The pivotal feature of Samsung D780 is indeed the dual SIM capability. It is important to note that even though the two SIM cards are active simultaneously, there are still some limitations.
It starts with the master and slave SIM card hierarchy. The master SIM is the default (primary) one used for calls, messaging, GPRS/EDGE, etc, while the slave card has calls and SMS capability only. Of course, the master and slave cards can be swapped with a flick of a system setting, but in this case a reboot is required.
The crucial aspect of this subordination is the frequency band limitation - only the master SIM card has tri-band GSM support. The transceiver responsible for the slave SIM is a dual-band one only - that makes the dual SIM functionality unusable in countries that use the 1900 Mhz band such as North America.
When you insert one or two new SIM cards in Samsung D780, you need to assign them names and priority to get started. Once you are done, you can start reaping the dual SIM benefits. If you need to make changes to that setup later, you can open the simple SIM management interface by pressing the dedicated key on the handset's left side. The interface is accessible from the Settings menu too.
The SIM management interface is rather simple, allowing the user to set the primary card, and to name or enable/disable one or both cards. While the enable/disable option is a matter of mere seconds, changing the primary and secondary card requires a restart of the phone.
When you want to call somebody, all you need is type or scroll the phone number and then choose which card to use for the outgoing call. The primary SIM is default and pressing the call key directly dials the number using it.
However, if you wish to call using the secondary SIM card, pressing the dedicated SIM management key switches the SIM card for the outgoing call. There are no delays or glitches whatsoever using this feature. We are particularly pleased with the Samsung implementation of this interface.
Upon an incoming call the caller number/name is accompanied by the name of the SIM card which is receiving the call.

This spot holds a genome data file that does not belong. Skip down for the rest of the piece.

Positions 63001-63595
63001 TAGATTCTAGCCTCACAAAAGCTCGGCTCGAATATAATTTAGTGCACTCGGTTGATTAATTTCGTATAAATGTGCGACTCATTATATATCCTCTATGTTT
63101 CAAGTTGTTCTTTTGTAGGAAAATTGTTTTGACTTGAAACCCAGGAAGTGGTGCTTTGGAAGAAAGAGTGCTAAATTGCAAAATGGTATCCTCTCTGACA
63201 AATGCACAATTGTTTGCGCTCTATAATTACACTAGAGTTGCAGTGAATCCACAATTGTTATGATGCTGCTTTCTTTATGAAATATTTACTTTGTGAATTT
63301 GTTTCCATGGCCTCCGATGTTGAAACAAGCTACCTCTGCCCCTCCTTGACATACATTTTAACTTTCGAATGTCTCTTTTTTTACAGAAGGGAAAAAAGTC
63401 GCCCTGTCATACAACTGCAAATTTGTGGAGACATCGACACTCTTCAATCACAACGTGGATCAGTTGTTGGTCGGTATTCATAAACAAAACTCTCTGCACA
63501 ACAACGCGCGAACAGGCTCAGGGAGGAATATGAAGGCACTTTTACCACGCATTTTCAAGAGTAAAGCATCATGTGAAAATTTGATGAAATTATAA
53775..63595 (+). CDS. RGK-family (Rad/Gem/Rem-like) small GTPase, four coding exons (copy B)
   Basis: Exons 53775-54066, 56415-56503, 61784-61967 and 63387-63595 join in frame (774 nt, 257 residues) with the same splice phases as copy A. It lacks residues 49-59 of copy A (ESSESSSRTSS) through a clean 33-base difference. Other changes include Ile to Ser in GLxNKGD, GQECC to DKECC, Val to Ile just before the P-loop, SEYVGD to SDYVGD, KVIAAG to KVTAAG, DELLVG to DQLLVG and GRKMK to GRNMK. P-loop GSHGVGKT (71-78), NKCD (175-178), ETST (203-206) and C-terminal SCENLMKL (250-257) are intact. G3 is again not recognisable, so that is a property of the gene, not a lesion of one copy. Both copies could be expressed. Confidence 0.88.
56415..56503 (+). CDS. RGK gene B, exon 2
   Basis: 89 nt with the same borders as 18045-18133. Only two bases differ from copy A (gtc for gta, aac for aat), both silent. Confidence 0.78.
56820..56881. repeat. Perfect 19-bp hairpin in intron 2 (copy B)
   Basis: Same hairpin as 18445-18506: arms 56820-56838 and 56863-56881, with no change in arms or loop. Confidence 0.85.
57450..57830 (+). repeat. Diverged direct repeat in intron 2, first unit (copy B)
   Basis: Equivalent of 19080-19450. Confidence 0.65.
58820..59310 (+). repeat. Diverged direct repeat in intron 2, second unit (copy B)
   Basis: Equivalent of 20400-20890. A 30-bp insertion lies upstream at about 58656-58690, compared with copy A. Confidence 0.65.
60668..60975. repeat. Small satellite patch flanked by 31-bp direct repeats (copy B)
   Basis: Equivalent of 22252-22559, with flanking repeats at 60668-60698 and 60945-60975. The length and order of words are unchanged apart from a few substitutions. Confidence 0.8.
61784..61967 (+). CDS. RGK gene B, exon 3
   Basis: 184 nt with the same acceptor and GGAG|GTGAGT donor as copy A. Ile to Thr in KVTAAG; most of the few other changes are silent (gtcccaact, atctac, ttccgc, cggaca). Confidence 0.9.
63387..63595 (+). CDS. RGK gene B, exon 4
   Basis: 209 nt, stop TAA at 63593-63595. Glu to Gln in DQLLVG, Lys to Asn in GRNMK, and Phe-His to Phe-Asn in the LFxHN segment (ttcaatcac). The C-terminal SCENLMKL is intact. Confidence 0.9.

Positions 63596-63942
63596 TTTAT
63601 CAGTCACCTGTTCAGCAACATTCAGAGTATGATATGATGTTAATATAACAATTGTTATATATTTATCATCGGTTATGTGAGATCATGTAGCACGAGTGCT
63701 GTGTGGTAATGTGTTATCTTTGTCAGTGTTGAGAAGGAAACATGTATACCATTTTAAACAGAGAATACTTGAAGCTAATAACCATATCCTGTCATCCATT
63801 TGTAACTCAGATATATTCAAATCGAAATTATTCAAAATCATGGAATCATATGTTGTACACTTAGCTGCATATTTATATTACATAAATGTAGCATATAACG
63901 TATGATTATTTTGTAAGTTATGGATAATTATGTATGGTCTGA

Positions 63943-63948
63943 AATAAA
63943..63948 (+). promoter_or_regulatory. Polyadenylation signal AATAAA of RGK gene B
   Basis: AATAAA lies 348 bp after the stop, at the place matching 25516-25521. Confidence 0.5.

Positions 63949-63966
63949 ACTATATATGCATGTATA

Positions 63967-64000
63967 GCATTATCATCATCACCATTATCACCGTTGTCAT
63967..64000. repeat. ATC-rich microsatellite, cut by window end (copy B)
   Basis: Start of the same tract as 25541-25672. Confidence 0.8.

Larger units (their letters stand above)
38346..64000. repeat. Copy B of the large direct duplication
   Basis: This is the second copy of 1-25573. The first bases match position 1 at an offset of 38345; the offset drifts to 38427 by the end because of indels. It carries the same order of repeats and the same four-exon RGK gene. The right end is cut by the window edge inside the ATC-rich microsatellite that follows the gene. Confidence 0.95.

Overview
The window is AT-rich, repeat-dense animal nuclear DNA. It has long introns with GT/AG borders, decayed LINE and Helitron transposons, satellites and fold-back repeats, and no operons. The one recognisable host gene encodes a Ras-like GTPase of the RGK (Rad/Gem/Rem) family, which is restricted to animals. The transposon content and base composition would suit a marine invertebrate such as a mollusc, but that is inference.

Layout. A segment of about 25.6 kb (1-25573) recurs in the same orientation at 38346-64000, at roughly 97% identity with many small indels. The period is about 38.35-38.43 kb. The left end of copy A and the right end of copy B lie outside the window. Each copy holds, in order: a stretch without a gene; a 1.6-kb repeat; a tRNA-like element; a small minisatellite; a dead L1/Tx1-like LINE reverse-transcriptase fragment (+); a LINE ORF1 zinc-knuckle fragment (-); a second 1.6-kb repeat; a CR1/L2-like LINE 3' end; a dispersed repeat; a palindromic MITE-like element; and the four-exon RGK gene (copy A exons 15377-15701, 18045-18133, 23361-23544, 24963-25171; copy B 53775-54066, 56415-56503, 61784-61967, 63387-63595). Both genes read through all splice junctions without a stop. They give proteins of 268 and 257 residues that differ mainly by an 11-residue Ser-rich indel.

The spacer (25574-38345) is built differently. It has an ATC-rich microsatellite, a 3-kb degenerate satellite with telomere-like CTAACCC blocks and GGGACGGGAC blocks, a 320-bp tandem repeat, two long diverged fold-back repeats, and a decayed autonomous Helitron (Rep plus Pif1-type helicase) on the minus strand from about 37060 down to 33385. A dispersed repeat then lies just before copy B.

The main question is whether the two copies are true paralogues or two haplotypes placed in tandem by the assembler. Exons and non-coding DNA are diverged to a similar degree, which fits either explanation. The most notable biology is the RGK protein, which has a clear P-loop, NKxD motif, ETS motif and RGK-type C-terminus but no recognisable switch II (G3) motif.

The Call log is also very well geared to accommodate the dual SIM functionality. It displays the type of call (incoming, outgoing, etc.), the SIM card, the caller number/name and the number of calls. When you select a log entry, you can see the entire call history, including the time and date, the SIM card again and the call duration. You can opt to return the call using the default SIM card or the secondary one.
A new number can easily be saved in either the phone memory or on one of the two SIM cards. In contacts, there are tabbed menus, which are shortcuts to the Groups, FDN (frequently dialed numbers), SIM 1 and SIM 2. So, if you rarely use the SIM contacts, it is better to set the phone memory view option, yet the SIM contacts remain at hand.
The phonebook itself displays the name, the default number (when a name is highlighted) and the memory used for contact storage - an icon to the right for SIM 1 and SIM 2 designates where the contact is stored.
Composing a new message doesn't differ from any other Samsung phone and is much like making a call. If a message is sent straight away it goes through the primary SIM card. However with a single press of the dual SIM key, you can channel it through the secondary SIM.
So, that's about all there is to know about call and message management in a dual SIM scenario. Again, as we already said in the beginning of this review, bear in mind that there are certain limitations to the technology, too. You can only use the primary SIM card for GPRS/EDGE connectivity and it's only the primary SIM card that benefits from tri-band connectivity. The secondary SIM card works in dual-band mode only.
Samsung D780 is a well balanced phone for the mass user and the dual SIM action is truly an ace up its sleeve. The lack of 3G support and the poor music player and web browser are the main drawbacks - we've already been there with Samsung D880 Duos. Again much like the D880 Duos, the Samsung D780 packs an excellent camera and a rather large body. Having mentioned it, Samsung D780 brings nothing we didn't see in the Duos, except for the different form factor.
Anyway, the appeal of Samsung D780 is not skin deep. It may only play one song, but it plays it right, and in a market niche wide open it just can't be a one hit wonder. After all, it takes a few tries like D780 before we move on to dual SIM Ultra handsets and dual SIM smartphones.